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  • UNAA YP Queensland

Faysel's Story: A home is wherever you feel safe, hopeful and secure.

By Faysel Ahmed (Faisal Magan)

By the age of 15, I knew what it was like to have family responsibilities. Attending school was my last priority. I had to work in the mines and labour companies to put food on the table and a roof over our heads.

Leaving my homeland was a difficult thing to do. But when your home is not a safe place and you are in a refugee camp, the offer of a passage to Australia seemed like a chance of a lifetime.

Not only did Australia give me safety, but also an opportunity to hope for the same success as other Australian citizens. Australia gave me hope to restart my life. My name is Faysel Ahmed Selat. I am Somali-Australian. I was born during one of the many civil wars in Somalia. When I was one, my father was killed by a militant. Due to continual civil wars, seeking safety in another country was the only option my family had. My family fled the civil war in 2002 and left for a refugee camp in Eritrea. Although Eritrea is not a rich or developed country, its government provided us with basic protection. The Eritrean people that I met were lovely. We lived in the refugee camp for more than eleven years. We accepted an Australian Government offer through the United Nations High Commissioner for refugees to resettle in Brisbane. Although we had no choice about which country we would be going to, we were happy when we found out it was going to be Australia. We did not know much about our new country, but we knew we would be safe there. Later, I found out that I had arrived in a land which is a home to some of the nicest, kindest and the most generous human beings on the planet.

My first experience in Australia was an unforgettable one. Two days after our arrival here, late one afternoon, my mother and I walked to a supermarket to get groceries. We didn’t know that we could catch a bus to the supermarket, so we walked there. Despite our limited English, we bought all we wanted successfully. I believe sometimes, that regardless of language differences, people can still understand each other. On our way back home, it rained heavily, and our clothes and groceries got wet. My mother was wearing a hijab, which is heavy when wet. All we wanted was to just get home. We had been walking in the rain for about ten minutes when a young Australian woman stopped her four-wheel drive in the middle of a busy road and ran toward us to give us an umbrella. Isn’t that amazing? That was the first time that I had personally experienced the generosity of Australian people. That night when I was reflecting on this incident, it gave me hope. I felt that I would be accepted by Australians, because the message from that incident was different to what I had heard from some of the media and some politicians. We had heard that new arrivals are not welcome here in Australia.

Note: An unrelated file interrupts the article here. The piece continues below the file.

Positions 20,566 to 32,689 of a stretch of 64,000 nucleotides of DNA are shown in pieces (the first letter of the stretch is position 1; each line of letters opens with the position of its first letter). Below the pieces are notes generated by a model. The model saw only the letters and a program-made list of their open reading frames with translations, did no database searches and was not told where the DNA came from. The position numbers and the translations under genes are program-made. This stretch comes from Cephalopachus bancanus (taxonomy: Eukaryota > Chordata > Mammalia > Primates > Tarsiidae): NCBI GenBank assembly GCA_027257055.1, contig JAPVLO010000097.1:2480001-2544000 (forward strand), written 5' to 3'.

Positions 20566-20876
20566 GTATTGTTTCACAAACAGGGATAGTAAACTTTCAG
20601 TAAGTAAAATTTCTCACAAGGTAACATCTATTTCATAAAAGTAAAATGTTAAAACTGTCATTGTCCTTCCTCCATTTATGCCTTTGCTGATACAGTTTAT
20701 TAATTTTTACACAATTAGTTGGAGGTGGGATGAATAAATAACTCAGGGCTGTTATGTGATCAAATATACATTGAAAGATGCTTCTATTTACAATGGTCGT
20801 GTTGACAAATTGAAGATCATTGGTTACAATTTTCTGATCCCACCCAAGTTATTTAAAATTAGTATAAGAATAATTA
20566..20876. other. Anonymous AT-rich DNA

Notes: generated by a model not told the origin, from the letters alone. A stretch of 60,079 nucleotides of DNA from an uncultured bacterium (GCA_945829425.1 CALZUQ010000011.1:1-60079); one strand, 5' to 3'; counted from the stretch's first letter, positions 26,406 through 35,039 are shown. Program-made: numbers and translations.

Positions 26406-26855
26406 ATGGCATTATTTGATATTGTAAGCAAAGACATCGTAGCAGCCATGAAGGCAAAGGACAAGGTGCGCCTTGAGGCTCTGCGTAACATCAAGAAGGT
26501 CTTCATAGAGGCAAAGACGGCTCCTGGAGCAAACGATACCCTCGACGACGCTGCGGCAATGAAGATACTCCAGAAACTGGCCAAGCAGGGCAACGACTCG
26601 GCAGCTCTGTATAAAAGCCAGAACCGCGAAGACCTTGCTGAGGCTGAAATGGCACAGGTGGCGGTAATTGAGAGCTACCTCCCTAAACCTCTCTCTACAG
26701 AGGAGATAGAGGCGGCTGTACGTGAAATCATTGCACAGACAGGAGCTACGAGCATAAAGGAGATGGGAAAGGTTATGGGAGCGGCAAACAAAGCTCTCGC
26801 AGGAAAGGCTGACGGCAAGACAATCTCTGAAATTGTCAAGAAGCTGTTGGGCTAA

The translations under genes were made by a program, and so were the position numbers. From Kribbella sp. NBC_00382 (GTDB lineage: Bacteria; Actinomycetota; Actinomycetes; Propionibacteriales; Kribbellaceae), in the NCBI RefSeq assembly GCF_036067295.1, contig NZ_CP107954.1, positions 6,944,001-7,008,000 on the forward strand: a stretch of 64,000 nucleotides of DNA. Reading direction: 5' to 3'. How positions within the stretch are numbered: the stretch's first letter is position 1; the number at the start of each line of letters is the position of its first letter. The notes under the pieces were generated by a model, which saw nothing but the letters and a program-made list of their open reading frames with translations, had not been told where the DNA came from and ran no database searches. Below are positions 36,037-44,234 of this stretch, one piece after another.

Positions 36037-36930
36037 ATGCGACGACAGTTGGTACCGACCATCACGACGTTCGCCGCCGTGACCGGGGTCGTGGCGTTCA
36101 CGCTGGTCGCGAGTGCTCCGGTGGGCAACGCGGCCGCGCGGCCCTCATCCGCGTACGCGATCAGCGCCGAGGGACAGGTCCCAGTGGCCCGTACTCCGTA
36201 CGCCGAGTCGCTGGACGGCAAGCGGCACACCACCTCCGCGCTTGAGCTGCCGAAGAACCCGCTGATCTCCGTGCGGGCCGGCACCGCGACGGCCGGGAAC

Despite this good start, I was confused and uncertain as to whether or not I would succeed in Australia and whether Australians would accept me. Arriving here at an early adult age, I could not communicate in English, but I had a big dream that I wanted to succeed in this country. Regardless of the doubts that I had, I was excited about the opportunity to restart my life and build my career. I was grateful for the government support to get a free education. Five years after my arrival, I graduated from the University of Queensland with a Bachelor’s degree.

While I was studying at university in Australia, back in the refugee camp in Eritrea, many of my friends, who work incredibly hard, are smart and love education didn’t have the same opportunity as I was given here. I wish they could have the same chances in life as I have had here. I also know one of my best friends, Beit, who would like to study and build her future, won’t be able to get a university education because she came to Australia by boat.

During the years of my study, a lot of Australians supported me and made sure that I was doing well in both my academic study and my personal life. I can’t emphasise enough the generosity of Australian people which I have found to be genuine, diverse and unifying. I’m grateful that people supported me whenever I needed help and I hope in the future I will be able to support others.

As I reflect on this, it reminds me what my wise grandfather said: “Your land is wherever you feel at home. And your people are those you share common values with.” That leads me to think that I have a place to call home and I am amongst people who make it feel that way.

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